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North Dakota senator, trade groups seek to prevent Canadian Pacific strike

Railroad work stoppage could hurt fertilizer and crude shipments, Sen. Cramer says

A Canadian Pacific train. (Photo: Shutterstock/achinthamb)

U.S. Sen. Kevin Cramer, R-N.D., is urging Canadian Prime Minister Justin Trudeau to intervene and prevent a strike at Canadian Pacific, according to a Tuesday letter.

Cramer said a strike by members of the Teamsters Canada Rail Conference working at CP (NYSE: CP) would have a “profound impact” on Canadian-American freight movements, particularly fertilizer shipments and Gulf Coast-bound Alberta heavy crude.

“Canada is the United States’ largest trading partner. At a time when supply chains are already constrained, shutting down North America’s essential rail supply chain would create a freight capacity crisis,” Cramer wrote. “The Canadian and US economies are facing significant headwinds as we recover from the COVID-19 pandemic. Constricting the supply and transportation of goods will only compound the challenges before us.”

Teamsters members have voted to authorize a strike should negotiations between the union and CP fail to produce a new labor agreement. The last four-year labor agreement expired on Dec. 31. The union has said the main points of contention include wages, benefits and pensions, while CP says it has offered a two-year collective agreement that includes wage increases and agrees to 20 union demands on benefits and work rules.

The potential strike would affect more than 3,000 locomotive engineers, conductors, trainpersons and yardpersons working at CP.

Cramer cited CP’s role in hauling key commodities to the U.S. and said a work stoppage would exacerbate existing supply chain issues and add to already high costs for fuel and food. The U.S. relies on CP to haul Canadian heavy crude to the U.S. Gulf Coast, American farmers rely on CP to deliver potash and nitrogen fertilizer, and producers rely on CP to move products to the Pacific Northwest for export to Asian markets, Cramer said.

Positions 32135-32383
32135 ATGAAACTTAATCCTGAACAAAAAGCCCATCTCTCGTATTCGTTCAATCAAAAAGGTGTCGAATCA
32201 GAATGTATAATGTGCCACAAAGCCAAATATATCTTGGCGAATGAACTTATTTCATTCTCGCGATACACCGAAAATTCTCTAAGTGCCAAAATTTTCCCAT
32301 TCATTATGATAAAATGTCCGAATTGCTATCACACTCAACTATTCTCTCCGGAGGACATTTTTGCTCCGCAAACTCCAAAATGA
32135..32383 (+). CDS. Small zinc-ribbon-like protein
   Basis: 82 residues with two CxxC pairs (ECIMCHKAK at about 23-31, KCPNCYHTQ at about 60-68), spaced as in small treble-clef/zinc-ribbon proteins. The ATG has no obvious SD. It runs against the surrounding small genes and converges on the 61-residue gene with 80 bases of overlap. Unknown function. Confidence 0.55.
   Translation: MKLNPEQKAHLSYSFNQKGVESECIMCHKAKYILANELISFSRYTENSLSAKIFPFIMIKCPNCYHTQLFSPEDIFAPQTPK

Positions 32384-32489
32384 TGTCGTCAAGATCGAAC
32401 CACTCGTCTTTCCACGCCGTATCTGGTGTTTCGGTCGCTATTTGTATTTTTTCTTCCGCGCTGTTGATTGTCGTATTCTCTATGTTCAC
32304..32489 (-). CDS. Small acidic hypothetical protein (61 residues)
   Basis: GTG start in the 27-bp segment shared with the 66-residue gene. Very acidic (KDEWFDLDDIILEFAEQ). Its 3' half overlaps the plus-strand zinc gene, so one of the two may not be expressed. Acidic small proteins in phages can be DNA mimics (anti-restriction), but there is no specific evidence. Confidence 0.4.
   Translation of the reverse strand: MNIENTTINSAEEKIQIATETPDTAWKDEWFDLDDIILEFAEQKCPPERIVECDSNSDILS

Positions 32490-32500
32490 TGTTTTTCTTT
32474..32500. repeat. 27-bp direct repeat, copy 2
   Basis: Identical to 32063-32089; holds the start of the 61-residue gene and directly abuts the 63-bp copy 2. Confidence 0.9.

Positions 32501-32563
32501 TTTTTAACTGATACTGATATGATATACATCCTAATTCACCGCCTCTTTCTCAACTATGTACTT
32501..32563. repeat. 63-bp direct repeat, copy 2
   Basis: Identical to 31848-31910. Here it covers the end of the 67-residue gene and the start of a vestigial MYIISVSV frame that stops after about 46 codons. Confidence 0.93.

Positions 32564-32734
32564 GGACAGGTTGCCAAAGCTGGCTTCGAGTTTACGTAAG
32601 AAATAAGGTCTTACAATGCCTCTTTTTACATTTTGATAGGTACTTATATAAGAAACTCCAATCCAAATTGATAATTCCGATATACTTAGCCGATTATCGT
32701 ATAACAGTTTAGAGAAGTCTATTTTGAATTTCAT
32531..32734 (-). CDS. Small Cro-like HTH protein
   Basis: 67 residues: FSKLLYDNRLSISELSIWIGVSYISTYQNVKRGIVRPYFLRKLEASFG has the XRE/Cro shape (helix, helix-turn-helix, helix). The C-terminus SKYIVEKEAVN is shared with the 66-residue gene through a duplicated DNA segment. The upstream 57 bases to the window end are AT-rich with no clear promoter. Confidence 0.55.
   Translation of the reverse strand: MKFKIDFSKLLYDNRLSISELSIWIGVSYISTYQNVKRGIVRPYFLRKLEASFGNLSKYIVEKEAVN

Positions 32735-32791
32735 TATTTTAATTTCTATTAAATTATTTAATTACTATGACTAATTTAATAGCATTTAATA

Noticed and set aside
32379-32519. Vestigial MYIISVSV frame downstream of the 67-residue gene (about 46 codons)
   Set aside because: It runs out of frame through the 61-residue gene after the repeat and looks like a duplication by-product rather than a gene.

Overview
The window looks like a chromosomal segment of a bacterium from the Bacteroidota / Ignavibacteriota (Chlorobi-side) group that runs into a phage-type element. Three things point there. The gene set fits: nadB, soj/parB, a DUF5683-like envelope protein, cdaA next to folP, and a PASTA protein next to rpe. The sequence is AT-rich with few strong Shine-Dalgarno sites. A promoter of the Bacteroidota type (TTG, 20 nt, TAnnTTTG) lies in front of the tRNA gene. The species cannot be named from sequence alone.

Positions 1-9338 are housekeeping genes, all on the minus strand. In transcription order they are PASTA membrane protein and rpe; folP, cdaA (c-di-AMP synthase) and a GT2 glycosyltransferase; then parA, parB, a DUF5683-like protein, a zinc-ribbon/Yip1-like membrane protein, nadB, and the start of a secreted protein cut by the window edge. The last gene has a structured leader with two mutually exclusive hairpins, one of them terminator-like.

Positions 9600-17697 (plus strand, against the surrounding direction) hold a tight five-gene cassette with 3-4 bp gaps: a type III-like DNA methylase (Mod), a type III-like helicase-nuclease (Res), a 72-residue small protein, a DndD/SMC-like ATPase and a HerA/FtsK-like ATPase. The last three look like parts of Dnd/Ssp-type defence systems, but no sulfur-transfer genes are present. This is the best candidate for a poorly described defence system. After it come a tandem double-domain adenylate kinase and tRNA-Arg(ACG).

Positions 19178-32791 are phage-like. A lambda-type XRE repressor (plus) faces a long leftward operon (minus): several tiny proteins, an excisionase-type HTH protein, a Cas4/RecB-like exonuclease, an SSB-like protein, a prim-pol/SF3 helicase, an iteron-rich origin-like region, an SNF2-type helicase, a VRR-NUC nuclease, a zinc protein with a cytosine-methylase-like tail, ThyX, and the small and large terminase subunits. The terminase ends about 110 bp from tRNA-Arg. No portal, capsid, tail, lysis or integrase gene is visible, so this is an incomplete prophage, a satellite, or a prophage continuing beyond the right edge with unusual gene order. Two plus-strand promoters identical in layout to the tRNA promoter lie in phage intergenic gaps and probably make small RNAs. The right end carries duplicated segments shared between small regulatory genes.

Should Trudeau and his cabinet be unable to prevent service disruptions, Cramer urged Parliament and other government officials to “act swiftly to end the disruption quickly to avoid further harm to our respective economies.”

Meanwhile, Canadian trade groups representing commodities such as fertilizer and agricultural products also expressed concern about how a work stoppage could reverberate throughout the supply chain.

“The agricultural sector is already experiencing supply challenges compounded by the war in Ukraine and cannot withstand any more disruption to the supply chain without severe consequences for farmers, food security in Canada and worldwide, and the Canadian economy,” Fertilizer Canada President and CEO Karen Proud said on Friday.

A work stoppage could also spur fertilizer producers to restrict production, the group said.

The Canadian Manufacturing Coalition, a 16-member organization of trade groups for automotive products, cement and other manufacturers said a strike would “deal another blow” to Canada’s reputation as a reliable supply chain partner. The group urged federal involvement should the sides reach an impasse.

“Given the many disruptions of the past year and the ongoing supply chain crisis, our industry cannot afford another major transportation network interruption,”  the group said.

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Joanna Marsh

Joanna is a Washington, DC-based writer covering the freight railroad industry. She has worked for Argus Media as a contributing reporter for Argus Rail Business and as a market reporter for Argus Coal Daily.